As for other, almost human stuff, I was terrified by the meeting with Voldemort. You described everything in such detail that I was scared for their lives. Literally. Voldemort is the kind of boss nobody likes to have... He's out of control, rude, agressive, thinks he's better than anybody else, spiteful, holds a grudge and will fire you at any time without any warning, since it's his company. Only in this case, getting fired is pretty permanent. You kinda die.
I loved how you portraied the whole meeting, with the people hiding and not wanting to reveal themselves. A very nice touch was the family tree he kept reciting. I need that spell that Bellatrix performed. I'd take the pain if the correct answer would just pop up on my arm.
Back to the ritual. Very well thought out and beautifuly executed! I'm talking to Dan, not you Voldermort! I think this marks (pardon my pun) the true loss of innocence in Draco. He's just a child and the answer he gave him was a child's answer. Which would've made anybody but Voldemort think twice.
That brings me to the epic conclusion of these reviews (which you should read from bottom to top to make any sense of them, since I sound very random at times) and that is: the reason why Dumbledore died.
Putting aside the fact that he played dress up with the cursed ring, he was killed because he was the only person that was impossible for Draco to kill. Not because Voldemort feared him. He had dozens of lunatics like Bellatrix for that. No, Dumbledore had to die because the quest of Draco Malfoy to kill him amused Voldemort. Sick bastard.
I think you ended the story in the perfect place! I enjoyed reading it very much. Like all of your writting, it was well thought out and even better executed. Well done! :)
RalAuthor's Response: Ha! I've always struggled with a good summary for this story. Maybe that will be my new one: "Draco Malfoy: You'll think he's almost human."
Whew! I'm so glad you liked the meeting with Voldemort. You would not believe how many times I tweaked that scene to try to get the atmosphere just right. Now I feel like I have a tiny appreciation for what movie directors go through when they try to set the scene for some Big Moment in a film and I don't envy them that task at all. It's nerve-racking.
Reciting his family history was meant to keep the Dark Lord from reading Draco's thoughts, but in the end it became mostly a defense mechanism against panicking. It worked out alright for him, although Voldemort obviously had no trouble reading him.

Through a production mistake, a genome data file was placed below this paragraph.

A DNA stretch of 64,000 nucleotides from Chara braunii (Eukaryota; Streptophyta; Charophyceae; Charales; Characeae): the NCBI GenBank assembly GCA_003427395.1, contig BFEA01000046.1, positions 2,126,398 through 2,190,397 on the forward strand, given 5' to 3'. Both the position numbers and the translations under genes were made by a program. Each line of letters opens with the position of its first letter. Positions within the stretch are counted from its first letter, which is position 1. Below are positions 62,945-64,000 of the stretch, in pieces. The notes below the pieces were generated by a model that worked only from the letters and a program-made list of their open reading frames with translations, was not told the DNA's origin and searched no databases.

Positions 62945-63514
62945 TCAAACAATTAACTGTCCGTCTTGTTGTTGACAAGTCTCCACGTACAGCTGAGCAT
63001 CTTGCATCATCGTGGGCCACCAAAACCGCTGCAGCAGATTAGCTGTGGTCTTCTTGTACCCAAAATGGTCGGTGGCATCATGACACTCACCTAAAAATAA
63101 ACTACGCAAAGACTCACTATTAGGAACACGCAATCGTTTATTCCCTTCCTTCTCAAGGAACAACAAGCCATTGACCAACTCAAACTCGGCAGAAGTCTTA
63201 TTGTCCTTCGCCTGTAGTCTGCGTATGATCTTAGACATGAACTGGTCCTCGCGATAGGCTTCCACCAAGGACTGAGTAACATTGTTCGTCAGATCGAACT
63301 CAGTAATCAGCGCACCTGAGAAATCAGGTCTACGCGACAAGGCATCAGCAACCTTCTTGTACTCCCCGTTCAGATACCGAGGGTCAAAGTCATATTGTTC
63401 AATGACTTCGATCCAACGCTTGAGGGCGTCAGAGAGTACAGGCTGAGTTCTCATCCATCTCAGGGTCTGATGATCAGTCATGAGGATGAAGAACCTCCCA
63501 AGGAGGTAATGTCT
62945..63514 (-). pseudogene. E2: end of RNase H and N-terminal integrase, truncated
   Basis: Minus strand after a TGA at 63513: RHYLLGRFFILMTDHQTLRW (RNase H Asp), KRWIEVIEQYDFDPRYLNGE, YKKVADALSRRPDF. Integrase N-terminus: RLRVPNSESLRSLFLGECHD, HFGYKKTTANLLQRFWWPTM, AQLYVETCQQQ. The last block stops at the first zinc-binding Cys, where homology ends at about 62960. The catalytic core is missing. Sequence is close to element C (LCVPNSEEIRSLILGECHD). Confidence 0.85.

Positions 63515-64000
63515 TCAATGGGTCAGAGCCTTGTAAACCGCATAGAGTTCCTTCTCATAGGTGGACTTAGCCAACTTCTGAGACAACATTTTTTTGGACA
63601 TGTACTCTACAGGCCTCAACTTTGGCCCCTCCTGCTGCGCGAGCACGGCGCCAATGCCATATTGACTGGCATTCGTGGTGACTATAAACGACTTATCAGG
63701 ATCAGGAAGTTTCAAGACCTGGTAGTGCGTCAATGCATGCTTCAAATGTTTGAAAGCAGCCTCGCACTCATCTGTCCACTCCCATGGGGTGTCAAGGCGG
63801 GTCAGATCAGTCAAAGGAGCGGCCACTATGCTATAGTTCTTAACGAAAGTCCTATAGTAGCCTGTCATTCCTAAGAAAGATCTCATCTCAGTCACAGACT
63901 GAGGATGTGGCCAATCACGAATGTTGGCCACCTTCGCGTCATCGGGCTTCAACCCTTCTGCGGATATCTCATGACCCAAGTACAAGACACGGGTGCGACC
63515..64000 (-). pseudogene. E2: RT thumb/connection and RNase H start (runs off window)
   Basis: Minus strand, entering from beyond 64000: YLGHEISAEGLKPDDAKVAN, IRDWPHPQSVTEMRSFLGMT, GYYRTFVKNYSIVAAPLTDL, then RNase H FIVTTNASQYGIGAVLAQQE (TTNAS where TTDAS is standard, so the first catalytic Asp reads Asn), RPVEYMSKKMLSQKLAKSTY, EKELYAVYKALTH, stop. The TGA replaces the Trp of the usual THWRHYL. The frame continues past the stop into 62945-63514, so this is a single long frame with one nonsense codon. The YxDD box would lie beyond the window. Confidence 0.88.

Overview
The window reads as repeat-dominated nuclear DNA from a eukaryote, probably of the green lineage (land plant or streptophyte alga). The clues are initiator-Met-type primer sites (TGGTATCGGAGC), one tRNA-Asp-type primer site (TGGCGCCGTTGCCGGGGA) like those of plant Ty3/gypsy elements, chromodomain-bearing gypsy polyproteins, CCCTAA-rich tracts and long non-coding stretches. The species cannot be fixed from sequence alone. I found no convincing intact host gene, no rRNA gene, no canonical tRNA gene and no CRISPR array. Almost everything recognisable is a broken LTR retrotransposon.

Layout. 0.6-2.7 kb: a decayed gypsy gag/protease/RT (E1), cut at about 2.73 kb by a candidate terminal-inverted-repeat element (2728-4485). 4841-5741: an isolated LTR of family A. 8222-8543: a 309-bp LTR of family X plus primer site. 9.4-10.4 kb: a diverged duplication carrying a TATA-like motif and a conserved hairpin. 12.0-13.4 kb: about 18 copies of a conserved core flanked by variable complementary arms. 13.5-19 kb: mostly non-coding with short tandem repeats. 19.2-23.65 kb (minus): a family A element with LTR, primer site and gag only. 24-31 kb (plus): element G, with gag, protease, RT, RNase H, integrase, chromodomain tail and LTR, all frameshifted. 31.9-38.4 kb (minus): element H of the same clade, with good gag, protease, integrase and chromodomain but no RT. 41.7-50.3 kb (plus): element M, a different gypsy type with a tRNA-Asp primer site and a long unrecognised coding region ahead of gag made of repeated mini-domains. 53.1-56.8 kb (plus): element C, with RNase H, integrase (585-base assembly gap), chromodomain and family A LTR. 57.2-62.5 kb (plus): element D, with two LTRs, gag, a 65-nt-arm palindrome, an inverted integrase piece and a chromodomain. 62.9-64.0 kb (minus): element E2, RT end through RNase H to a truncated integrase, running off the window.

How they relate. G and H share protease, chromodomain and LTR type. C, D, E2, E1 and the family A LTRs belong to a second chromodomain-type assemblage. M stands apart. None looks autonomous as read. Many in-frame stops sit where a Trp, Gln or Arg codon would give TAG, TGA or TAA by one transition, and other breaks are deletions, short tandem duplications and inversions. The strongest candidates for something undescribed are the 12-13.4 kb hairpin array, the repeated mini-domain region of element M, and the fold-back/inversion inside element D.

Interesting theory on why Dumbledore had to die. You're right, that he probably could have held on a little longer and helped Harry out a bit more. But it was important to Dumbledore to choose the manner of his own death and to make it as meaningful as possible. So he chose to help Draco out. I think he got a good return on his investment when Draco refused to identify Harry and Narcissa lied to Voldemort later on.
I'm glad you liked where I chose to end it. I could have gone on a bit longer, but I think it would have felt anticlimactic to go any further after he survives his encounter with the Dark Lord.
Wow! So I was definitely not expecting this when I posted in your review thread. Thank you *so much* for reading the whole thing and leaving such amazing reviews! Report Review
Now he gets it! Better late than never I guess.
Narcissa's motherly love is haunting in this chpater. I don't have any kids myself, but the ones that exist in my mind for when the time comes... I'm very protective of them. I imagine it's nothing like the real thing. My Mom always says I'll understand when I have children of my own. But even so, it seems horribly painful to not be able to protect your child from something, especially something as terrible as a lifetime of servitude to that lunatic. You've painted a beautiful picture of her feelings and how Draco reacts when he realizes that it's either fight for his own life or lay down and wait to be killed.
I loved the bit with Tonks in disguise. I never expected that and I was very shocked by the fact that Moody with his crazy eye didn't see Bellatrix of all people. I can totally understand Draco's reaction. Tonks' display of "family pride" in regard to that made me laugh so hard.
Only one more chapter to go and I'm already feeling the tension of the fact that he is coming. Maybe it's because I have DH2 playing while I read this. Or maybe it's because I have no idea what's up your sleeve for this final chapter!Author's Response: Yes, he finally gets it. Took him long enough, huh?
Narcissa is probably regretting a lot of her past decisions in this chapter. Not just the one that probably got her uncle killed. She's always pretty much let Lucius do whatever he pleases as long as he's discrete about it, and that's coming back to bite her and Draco both in a major way. Having kids definitely changes your perspective on things like this. Your decisions start to take on more weight when you realize that they're affecting more than just yourself.
I told you Tonks would be back! I had already written the part about Draco agonizing over the attack in the newspaper and the part about Moody telling him he should run for it, but the transition between the two bothered me. Out of the blue, that idea popped into my head and I instantly fell in love with it. Especially her crack about not embarrassing the family.
Yes, He is coming. Brace yourself. It's gonna be a doozy! Thanks for reading and reviewing! Report Review